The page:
To determine if the differences seen in DENV loads for the heads correspond to similar differences in carcasses, RNA extractions were performed on carcasses from individuals previously classified as extreme families (Low and High, Fig. 1). Carcass DENV loads mostly recapitulated the patterns seen in heads (Fig. 2, Additional file 1: Figure S1) and for each treatment we selected 6 families that were most concordant for subsequent analysis (Fig. 2). A generalized nested mixed model was used to test for differences between low and high clusters. Wolbachia infection status (F (1) = 15.32, P = 0.001), DENV load (F (1) = 26.39, P < 0.001) as well as the interaction between these two main factors and family (F (21) = 9.47, P < 0.001) were significant. The significant interaction is due to the higher range of DENV loads in WT families, given pathogen blocking in the wMel line.
Fig. 2
Fig. 2

Carcass DENV load. Differences in DENV load in carcass of families previously classified as High and Low by head tissue (a) WT and (b) wMel-infected individuals, mean and SEM

Wolbachia correlation to DENV titres

To assess the variability of Wolbachia densities amongst families as well as a possible Wolbachia-based determination of DENV loads, gDNA was extracted from 3 individual carcasses per family and Wolbachia levels were checked using qPCR. As mean Wolbachia densities rise in families, DENV loads decline (Fig. 3). This negative correlation was significant (Additional file 1: Figure S2; r = 0.546, P < 0.0001) and may indicate greater protection against DENV dissemination in the carcass in response to Wolbachia. Virus infection did not have an effect on Wolbachia loads (Additional file 1: Figure S3, P = 0.16).
Fig. 3
Fig. 3

Wolbachia loads determine pathogen protection. Red circles show family means for DENV load (left axis). Blue squares depict mean Wolbachia counts relative to RpS17, with SEM (right axis)

Candidate gene expression: immunity

Having confirmed that the wMel strain reduces DENV replication at an individual and population level, we then used our families with extreme blocking phenotypes to test for associations with expression of immunity genes with potential roles in blocking (Figs. 4 and 5). We focused on vir-1 and AGO2, genes that represent the two major antiviral pathways in mosquitoes, JAK/STAT and RNAi, respectively [62]. The latter gene has been shown to play a minor role in DENV blocking in mosquito cells [44]. Gene expression was analyzed using a generalized mixed model with the random variable ‘Family’ nested with Wolbachia × DENV load, with Wolbachia and DENV load as fixed factors. The effect of Wolbachia infection was significant (Fig. 4; F (1) = 12.83, P = 0.002), causing upregulation in the expression of vir-1. However, vir-1 expression was not associated with DENV load/family (Fig. 4; F (1) = 3.1, P = 0.091). There was also no significant interaction between the two main factors (F (21) = 1.05, P = 0.412, Additional file 1: Figure S4a). These results suggest that while vir-1 levels may be important for DENV control in the mosquito they do not explain variation in the blocking trait in Wolbachia-infected mosquitoes at least at the time point surveyed post-infection.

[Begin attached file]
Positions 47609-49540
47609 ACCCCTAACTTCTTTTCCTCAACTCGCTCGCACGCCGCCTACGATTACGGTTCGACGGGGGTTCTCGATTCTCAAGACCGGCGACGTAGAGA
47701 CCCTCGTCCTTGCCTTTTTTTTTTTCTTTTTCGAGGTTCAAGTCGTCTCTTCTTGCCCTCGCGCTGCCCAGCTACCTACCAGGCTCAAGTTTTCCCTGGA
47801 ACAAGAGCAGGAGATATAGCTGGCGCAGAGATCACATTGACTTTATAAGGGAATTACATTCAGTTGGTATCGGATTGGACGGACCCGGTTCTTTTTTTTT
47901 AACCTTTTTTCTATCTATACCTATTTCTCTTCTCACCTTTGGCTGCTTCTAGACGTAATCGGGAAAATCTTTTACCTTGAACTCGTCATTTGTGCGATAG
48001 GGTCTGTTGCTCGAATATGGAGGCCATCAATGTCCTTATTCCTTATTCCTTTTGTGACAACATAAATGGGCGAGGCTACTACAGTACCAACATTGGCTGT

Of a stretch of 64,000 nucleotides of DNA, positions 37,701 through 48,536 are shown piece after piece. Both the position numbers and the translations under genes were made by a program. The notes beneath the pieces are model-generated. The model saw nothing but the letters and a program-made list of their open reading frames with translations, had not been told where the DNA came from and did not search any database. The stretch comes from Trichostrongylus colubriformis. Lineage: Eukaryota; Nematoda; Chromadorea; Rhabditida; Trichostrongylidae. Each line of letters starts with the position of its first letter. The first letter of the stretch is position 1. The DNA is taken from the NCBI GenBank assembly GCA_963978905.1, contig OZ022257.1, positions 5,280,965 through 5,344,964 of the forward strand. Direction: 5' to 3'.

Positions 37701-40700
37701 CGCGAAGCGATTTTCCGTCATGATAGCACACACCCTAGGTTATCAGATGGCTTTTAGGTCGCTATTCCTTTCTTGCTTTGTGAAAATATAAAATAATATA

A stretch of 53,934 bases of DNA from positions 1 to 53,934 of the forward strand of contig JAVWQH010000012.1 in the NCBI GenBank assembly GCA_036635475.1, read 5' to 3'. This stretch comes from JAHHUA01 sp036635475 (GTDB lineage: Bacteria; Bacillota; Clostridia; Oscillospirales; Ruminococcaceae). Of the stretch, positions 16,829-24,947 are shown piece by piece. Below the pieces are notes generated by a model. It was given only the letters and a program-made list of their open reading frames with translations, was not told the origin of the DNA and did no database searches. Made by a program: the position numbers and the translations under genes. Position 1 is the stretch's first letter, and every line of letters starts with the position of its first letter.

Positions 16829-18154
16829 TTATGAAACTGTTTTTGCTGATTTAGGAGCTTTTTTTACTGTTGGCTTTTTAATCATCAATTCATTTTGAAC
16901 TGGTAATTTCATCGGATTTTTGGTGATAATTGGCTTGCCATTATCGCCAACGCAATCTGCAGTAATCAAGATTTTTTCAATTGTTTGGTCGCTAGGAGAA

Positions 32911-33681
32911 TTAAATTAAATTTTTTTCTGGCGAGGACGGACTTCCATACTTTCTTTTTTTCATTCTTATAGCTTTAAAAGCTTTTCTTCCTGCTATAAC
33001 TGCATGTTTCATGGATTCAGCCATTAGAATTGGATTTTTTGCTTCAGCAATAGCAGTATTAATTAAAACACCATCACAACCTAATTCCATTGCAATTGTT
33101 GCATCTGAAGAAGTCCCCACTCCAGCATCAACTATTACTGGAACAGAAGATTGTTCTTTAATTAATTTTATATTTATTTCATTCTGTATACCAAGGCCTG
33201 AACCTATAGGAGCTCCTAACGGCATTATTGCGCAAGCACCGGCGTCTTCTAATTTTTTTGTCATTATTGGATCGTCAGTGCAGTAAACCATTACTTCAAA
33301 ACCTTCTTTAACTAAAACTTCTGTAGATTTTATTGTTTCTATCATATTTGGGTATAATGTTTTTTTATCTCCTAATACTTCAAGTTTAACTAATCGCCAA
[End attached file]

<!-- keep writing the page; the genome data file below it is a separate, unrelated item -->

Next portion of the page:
Fig. 4
Fig. 4

vir-1 expression in families classified as High and Low DENV. Graphs show the expression of vir-1 relative to the housekeeping gene RpS17 in (a) WT individuals, filled circle and (b) wMel-infected individuals, filled square. Means with SEM (n = 8)

Fig. 5
Fig. 5

AGO2 expression in families classified as High and Low DENV. Graphs show the expression of AGO2 relative to the housekeeping gene RpS17 in (a) WT individuals, filled circle and (b) wMel-infected individuals, filled square. Means with SEM (n = 8)